Superabsorbers are water-insoluble, crosslinked polymers which are capable of absorbing large amounts of aqueous liquids and body fluids, such as e.g. urine or blood, with swelling and the formation of hydrogels, and of retaining them under a certain pressure. As a result of these characteristic properties, these polymers are chiefly used for incorporation into sanitary articles, such as e.g. babies' nappies, incontinence products or sanitary towels.
The superabsorbers which are currently commercially available are substantially crosslinked polyacrylic acids or crosslinked starch-acrylic acid graft polymers, in which some of the carboxyl groups are neutralized with sodium hydroxide solution or potassium hydroxide solution.
For aesthetic reasons and from environmental aspects, there is an increasing trend to make sanitary articles, such as babies' nappies, incontinence products and sanitary towels, ever smaller and thinner. To ensure a constant total retention capacity of the sanitary articles, this requirement can be met only by reducing the content of large-volume fluff. As a result of this, further tasks fall to the superabsorbers in respect of transportation and distribution of liquid, which can be summarized as permeability properties.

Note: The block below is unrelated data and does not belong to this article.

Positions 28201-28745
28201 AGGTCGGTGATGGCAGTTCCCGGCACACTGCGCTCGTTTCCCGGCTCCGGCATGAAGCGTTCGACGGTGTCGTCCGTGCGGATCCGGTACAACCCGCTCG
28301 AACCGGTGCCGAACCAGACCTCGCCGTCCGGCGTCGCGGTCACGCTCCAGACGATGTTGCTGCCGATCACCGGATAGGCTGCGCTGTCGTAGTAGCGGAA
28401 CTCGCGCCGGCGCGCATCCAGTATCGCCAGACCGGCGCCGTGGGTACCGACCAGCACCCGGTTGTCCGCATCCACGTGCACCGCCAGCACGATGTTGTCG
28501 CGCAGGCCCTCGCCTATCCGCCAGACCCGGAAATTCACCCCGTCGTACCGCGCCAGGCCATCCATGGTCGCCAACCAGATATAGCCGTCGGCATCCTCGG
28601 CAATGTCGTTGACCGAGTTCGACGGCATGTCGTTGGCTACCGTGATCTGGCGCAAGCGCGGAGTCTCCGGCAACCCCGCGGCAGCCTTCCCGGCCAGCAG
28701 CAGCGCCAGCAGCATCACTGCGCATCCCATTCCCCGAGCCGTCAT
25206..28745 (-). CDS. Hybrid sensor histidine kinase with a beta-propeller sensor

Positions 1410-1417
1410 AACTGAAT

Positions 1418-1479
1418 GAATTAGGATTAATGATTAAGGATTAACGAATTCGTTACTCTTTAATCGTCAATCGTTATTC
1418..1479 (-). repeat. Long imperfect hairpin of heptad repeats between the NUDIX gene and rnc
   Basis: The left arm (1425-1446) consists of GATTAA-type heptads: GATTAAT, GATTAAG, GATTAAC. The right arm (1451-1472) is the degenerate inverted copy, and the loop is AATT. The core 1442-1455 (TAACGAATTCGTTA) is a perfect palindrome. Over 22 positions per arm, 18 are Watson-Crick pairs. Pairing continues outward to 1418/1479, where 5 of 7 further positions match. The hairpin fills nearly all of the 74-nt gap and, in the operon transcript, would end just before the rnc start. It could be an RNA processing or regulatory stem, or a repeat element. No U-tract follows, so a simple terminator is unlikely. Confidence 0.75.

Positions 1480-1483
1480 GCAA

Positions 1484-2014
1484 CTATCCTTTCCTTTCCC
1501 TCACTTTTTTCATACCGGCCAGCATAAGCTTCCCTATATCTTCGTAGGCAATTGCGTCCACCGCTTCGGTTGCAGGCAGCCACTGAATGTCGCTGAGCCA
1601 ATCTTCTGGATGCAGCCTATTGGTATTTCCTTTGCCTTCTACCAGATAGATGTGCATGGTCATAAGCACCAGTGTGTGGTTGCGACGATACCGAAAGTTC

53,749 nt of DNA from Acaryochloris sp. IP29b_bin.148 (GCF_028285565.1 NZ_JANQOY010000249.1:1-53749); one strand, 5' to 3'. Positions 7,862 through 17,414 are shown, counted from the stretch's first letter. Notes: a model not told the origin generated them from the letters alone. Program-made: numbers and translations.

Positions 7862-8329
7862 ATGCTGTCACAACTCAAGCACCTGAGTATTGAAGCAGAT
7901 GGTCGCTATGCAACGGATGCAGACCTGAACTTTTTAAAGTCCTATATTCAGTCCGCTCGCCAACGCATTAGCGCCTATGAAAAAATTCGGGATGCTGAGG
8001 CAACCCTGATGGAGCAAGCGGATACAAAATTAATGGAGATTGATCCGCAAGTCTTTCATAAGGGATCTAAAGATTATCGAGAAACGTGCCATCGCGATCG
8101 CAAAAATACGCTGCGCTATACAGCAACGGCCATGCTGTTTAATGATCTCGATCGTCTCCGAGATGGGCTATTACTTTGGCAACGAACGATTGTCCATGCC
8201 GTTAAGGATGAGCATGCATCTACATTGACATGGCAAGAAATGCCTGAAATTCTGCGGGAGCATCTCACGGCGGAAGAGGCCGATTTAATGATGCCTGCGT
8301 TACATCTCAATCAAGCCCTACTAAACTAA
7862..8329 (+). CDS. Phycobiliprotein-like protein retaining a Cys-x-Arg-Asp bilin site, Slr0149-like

In the case of superabsorber materials, permeability is understood as meaning the capacity for transportation and three-dimensional distribution of added liquids in the swollen state. This process proceeds in the swollen superabsorber gel by a capillary transportation through intermediate spaces between the gel particles. Transportation of liquid through swollen superabsorber particles itself follows the laws of diffusion and is a very slow process which plays no role in the distribution of the liquid in the use situation of the sanitary article. In superabsorber materials which cannot effect capillary transportation because of a lack of gel stability, separation of the particles from one another, avoiding the gel blocking phenomenon, has been ensured by embedding these materials into a fiber matrix. In nappy constructions of the new generation, there is only little fiber material, or none at all, in the absorber layer to assist in transportation of the liquid. The superabsorbers used here must accordingly have a sufficiently high stability in the swollen state so that the swollen gel still has a sufficient amount of capillary spaces through which liquid can be transported.